Islamic Iran needs to avoid the errors of other Islamic movements, current and historic

Developing Just Leadership

Abu Dharr

Jumada' al-Akhirah 25, 1426 2005-08-01

Guest Editorial

by Abu Dharr (Guest Editorial, Crescent International Vol. 34, No. 6, Jumada' al-Akhirah, 1426)

Islamic Iran needs to avoid the errors of other Islamic movements, current and historic

Being an Islamic state is not easy. We know this from the history of the first Islamic state founded by our revered Prophet (saw). That state – with its Islamic groundwork and Qur’anic political orientation – survived for only a relatively short time, the the epoch of al-khulafa’ al-rashideen. After that it began to founder; the model of social altruism and a leadership in the service of the people – exemplified by the rule of the khulafa’ – gave way to recusant nationalists and tribal irredentists led by the Umayyad dynasty and the rest of the monarchies that followed, from Baghdad to Istanbul and from Cairo to Tehran.

Quite apart from the centuries of Sunni-Shi‘i conflict, the degradation of power has taken a severe toll on practically all our “heads of state” from “his majesty” Mu‘awiyah to “his majesty” Fahd. We do not expect these types of rulers to meet Islamic standards of governance; they are outside our pale. But in today’s world there is a global Islamic movement that aspires to model itself along the lines of the Prophet’sseerah and sunnah. This Islamic movement has raised the expectations of the Muslim peoples and fired their imaginations with enthusiasm and hope for a modern, forward-looking Islamic state that will live up to the standards of the Prophet’s generation of unselfish leaders and confident and ethical political pioneers.

The global Islamic movement, however, has faltered as some of it constituent parts have failed to fulfil this expected prospect. The result is that there are “Islamists” who have achieved degrees of power in their countries but have turned out, in practice, to be nearer to the Mu‘awiyah-Fahd axis than to the line of the Messenger (saw) and the model he established in in Madinah. Examples include the “Islamists” inTurkey, who have minimised their Islamic orientation in order to achieve power and operate within an aggressively secular political system or the opportunistic type of “Islamists” in Afghanistan, along with a variety of “Islamists” who are now waiting their turn to be ushered into office through the “democratic” processes orchestrated by Washington. The result is a delegitimization of the Islamic movement by the accepted leaders of the Islamic movement themselves. How are Muslim leaders supposed to feel about an “Islamic” leader from Turkey who goes to “Israel” and shakes hands with a war-criminal like Sharon? This scenario is likely to be repeated time again as other “Islamist” figures are permitted to take political positions in their own countries provided they agree to “bury the hatchet” with the zionist state. The immaturity and failures of these types of Islamists, particularly their desperation to achieve power on any terms, is jeopardizing the genuine, popular jihad to achieve genuine Islamic political orders in Muslim countries. It is barely credible that we have small-minded officials and leaders in the worldwide Islamic movement who are willing do whatever it takes to convince the zionist-imperialist alliance of their “moderation” and “maturity”.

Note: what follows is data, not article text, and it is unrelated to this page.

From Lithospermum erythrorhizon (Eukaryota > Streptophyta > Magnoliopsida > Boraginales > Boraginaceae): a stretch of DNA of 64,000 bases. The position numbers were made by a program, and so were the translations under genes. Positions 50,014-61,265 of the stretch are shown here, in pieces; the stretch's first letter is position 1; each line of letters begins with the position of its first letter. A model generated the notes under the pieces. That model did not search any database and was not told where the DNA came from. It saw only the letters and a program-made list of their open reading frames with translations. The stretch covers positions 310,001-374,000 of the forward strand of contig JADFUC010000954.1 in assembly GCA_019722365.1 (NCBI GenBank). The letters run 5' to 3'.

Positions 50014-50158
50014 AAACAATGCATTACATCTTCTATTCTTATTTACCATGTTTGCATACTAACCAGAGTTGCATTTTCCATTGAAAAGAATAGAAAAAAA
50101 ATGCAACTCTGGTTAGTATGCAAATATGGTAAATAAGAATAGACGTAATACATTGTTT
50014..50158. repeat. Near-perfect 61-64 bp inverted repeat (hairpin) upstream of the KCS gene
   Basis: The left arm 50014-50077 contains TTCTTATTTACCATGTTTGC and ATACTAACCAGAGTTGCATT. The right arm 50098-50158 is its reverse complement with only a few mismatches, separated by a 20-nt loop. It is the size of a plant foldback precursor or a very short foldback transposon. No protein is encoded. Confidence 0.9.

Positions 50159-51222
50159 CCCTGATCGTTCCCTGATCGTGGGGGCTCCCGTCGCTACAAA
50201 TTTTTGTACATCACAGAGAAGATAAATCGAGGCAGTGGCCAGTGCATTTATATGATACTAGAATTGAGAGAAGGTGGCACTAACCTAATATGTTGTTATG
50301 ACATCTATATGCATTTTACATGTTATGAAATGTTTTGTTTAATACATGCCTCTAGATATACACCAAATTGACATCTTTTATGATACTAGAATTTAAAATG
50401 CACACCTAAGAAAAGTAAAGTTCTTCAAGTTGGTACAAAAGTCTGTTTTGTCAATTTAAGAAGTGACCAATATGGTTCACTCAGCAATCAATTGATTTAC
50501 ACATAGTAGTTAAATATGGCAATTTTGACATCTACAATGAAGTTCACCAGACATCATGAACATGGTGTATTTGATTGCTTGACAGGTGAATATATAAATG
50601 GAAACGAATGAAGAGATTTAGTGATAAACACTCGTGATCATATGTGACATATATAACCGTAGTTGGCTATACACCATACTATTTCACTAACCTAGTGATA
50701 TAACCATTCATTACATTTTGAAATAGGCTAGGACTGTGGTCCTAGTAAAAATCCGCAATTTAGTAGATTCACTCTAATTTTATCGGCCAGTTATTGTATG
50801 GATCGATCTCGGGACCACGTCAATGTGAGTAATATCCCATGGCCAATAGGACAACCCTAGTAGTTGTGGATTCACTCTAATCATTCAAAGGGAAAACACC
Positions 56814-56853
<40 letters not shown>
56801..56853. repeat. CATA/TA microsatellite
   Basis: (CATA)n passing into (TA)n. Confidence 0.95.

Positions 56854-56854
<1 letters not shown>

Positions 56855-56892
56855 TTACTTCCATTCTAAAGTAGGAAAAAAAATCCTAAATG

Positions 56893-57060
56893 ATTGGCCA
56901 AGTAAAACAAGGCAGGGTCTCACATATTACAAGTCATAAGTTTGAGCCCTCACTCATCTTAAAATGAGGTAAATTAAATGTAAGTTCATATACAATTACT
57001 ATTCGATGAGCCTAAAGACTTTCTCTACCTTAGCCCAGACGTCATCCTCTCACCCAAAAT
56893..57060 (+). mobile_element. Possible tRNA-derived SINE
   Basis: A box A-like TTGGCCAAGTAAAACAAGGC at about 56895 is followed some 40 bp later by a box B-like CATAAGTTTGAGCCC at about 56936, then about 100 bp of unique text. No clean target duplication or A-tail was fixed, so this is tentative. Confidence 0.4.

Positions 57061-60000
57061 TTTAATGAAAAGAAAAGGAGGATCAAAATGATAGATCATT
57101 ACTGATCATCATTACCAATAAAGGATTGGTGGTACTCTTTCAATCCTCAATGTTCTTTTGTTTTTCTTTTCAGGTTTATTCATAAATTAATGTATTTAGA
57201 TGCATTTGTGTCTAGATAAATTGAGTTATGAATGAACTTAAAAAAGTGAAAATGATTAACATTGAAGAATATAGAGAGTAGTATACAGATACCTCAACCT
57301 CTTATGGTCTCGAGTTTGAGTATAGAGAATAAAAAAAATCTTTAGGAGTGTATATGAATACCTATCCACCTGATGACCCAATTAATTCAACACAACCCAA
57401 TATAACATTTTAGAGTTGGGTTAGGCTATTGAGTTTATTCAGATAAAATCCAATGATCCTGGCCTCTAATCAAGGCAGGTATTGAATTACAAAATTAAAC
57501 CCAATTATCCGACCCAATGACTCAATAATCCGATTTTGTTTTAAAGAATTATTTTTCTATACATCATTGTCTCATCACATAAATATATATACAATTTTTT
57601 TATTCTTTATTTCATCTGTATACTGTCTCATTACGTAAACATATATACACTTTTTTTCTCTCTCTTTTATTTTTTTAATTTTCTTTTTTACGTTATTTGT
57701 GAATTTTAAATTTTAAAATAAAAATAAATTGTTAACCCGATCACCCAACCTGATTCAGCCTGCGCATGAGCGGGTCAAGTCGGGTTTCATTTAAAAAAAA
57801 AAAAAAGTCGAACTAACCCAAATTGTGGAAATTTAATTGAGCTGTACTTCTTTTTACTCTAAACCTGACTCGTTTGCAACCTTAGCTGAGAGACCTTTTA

In the Islamic State in Iran, we also have people with similar attitudes, but thank Allah such capitulationists have not succeeded in coming to power. In Iran, we do find officials and even “representatives” who have spent precious years trying to establish a ‘dialogue of civilizations’, carried away by the false assumption that the European and American nation-states are open-minded, multicultural and liberal enough to exchange ideas and impressions with Islamic scholars and thinkers. So why aren’t these same officials of the Islamic State in Iran equally keen on a “dialogue of civilizations” with the Chinese, the Japanese, or Ethiopians? It appears that, like their “Islamist” colleagues in Turkey,Indonesia and Afghanistan, these overly trusting officials have no reliance on Allah, and no confidence in themselves and the company of committed Muslims. This fundamental failure within the governmental bodies of Iran, particularly the ministry of foreign affairs, is threatening to result in terrible consequences. We now have, in Iraq of all places, a contingent of copy-cat diplomats who have come out of their local Islamic movement and are, like their peers in Kabul and Istanbul, willing to walk the American line all the way to Tel Aviv. Who in today’s Iraq, from within its diplomatic and political circles, has the courage to tell the occupation forces to leave the Iraqi people alone?